by Fran Rizer
My name is Fran, and I write... cozies?
I didn't start out that way, and I didn't flounder around with other subgenres then decide to have protagonists "trip" over clues while I rounded up recipes and knitting patterns for them.
Actually, I do know how to knit. My knitting experience goes back to my divorce. I thought it would be appropriate for me to knit an afghan. My friend Linda taught me to knit. When I completed a twelve-inch square, I decided that wasn't for me. She taught me to crochet. I did about three granny squares and decided I'd rather go dancing. I buy my quilts and afghans ready-made, and I still love dancing.
I've written and sold articles to magazines since I was seventeen. Among my sales were
The writers' group I frequented kept telling me, "You've been published a lot, but fiction is different. It's a hard nut to crack." So I got cracking, wrote my first fiction story, "Positive Proof," and entered it into the Augusta, Georgia, Festival of Arts Fiction Contest. I won $500 and an invitation to read it at the awards contest. That was fun, but I never even tried to sell it, just went back to magazine articles.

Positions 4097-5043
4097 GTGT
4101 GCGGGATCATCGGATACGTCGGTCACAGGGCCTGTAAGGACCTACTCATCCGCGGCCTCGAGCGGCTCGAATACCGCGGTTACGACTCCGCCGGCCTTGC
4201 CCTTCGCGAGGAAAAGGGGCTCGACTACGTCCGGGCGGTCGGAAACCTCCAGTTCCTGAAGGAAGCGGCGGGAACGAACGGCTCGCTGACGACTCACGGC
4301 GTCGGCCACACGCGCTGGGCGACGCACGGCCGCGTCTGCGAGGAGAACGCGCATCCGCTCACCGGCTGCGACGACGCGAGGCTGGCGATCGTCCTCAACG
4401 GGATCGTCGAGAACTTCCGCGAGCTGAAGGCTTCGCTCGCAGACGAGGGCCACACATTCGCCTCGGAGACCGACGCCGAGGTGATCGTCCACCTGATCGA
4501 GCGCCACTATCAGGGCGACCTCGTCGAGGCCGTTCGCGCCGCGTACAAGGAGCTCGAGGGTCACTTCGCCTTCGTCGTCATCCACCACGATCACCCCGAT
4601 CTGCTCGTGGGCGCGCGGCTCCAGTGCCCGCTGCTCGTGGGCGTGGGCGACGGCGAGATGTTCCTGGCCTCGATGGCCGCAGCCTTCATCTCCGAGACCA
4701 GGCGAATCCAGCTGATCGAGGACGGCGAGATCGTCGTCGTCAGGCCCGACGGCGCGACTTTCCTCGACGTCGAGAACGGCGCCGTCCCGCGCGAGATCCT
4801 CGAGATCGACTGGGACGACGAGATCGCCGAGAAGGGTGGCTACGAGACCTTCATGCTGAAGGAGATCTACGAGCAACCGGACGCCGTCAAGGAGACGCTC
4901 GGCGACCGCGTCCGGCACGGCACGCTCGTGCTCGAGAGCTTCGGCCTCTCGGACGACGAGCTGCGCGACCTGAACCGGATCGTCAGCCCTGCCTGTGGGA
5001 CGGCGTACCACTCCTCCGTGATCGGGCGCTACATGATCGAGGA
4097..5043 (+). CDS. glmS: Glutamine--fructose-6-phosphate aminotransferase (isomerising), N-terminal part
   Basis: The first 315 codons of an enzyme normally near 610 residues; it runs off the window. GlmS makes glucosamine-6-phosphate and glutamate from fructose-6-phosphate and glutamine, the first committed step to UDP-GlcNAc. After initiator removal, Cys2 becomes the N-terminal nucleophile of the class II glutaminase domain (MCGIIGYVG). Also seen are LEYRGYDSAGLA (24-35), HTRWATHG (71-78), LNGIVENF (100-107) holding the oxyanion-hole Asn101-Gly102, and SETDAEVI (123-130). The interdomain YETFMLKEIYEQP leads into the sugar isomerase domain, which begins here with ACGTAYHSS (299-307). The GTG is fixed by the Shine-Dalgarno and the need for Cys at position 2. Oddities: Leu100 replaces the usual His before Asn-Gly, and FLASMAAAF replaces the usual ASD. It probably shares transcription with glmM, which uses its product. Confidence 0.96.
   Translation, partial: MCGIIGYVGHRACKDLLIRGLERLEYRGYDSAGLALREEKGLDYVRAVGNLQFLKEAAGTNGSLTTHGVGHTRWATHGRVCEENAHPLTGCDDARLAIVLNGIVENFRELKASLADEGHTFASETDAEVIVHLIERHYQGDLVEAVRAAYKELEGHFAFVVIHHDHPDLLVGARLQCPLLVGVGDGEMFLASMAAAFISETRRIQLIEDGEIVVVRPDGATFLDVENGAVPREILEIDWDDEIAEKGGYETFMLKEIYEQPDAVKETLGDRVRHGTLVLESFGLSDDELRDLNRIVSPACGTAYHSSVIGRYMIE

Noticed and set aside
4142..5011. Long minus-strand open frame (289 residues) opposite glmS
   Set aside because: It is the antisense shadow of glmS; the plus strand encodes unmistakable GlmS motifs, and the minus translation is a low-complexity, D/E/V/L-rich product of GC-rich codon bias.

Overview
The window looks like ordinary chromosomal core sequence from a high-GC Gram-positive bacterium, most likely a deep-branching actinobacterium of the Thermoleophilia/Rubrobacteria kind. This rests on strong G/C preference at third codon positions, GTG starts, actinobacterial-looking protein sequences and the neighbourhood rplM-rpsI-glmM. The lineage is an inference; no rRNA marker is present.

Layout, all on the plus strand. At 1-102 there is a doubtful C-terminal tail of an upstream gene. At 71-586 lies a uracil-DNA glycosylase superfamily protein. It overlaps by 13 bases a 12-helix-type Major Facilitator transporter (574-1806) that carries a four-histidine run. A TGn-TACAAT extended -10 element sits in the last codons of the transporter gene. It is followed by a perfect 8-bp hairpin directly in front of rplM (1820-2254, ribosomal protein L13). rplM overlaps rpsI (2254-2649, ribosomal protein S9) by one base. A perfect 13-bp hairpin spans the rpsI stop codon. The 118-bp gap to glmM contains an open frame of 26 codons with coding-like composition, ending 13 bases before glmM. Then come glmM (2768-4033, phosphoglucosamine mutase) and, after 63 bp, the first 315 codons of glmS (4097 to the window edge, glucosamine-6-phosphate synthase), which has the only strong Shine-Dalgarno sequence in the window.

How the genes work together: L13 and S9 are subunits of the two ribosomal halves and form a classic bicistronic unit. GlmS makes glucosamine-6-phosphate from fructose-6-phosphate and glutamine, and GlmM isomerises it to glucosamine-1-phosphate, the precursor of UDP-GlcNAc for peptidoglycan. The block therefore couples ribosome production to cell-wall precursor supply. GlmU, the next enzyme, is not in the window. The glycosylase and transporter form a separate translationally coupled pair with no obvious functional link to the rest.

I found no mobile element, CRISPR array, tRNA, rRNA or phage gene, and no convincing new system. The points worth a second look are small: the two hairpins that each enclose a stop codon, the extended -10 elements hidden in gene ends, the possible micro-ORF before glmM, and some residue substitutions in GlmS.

With those instructions, I wrote A Tisket, a Tasket, a Fancy Stolen Casket and simultaneously queried five agents. My first choice took the book and sold three of the series to Berkley Prime Crime.
Some folks believe all cozies are destined to be mass market paperbacks. I know many who're published first as hardback. When I signed with Berkley, my agent asked if I wanted to go for a hardback contract. Being an old Beatles fan, all I wanted was to be a paperback writer, and that's still what I want though my grandson is happy that all four Callies are on Nook and Kindle.
Now, about those recipes. There are no recipes in my books, but I do put them on my webpage. Why? Because I want to. A lot of my friends read and collect recipe books. I don't because I'm one of those "pinch of this, pinch of that" cooks, and when I want a specific recipe, I go to the Internet, but if recipes are fun for me and my readers, why not? (There are
Can you see what's wrong? I write horror, and it's labeled erotica. I write cozies, and they're labeled Mainstream Mystery. I have a serial killer thriller coming out under a pseudonym, but who knows how it'll be classified?
Help! Is there a twelve-step program for those of us who aren't living in the sixties trying to find ourselves but for those of us who don't know where we're going or what we're writing?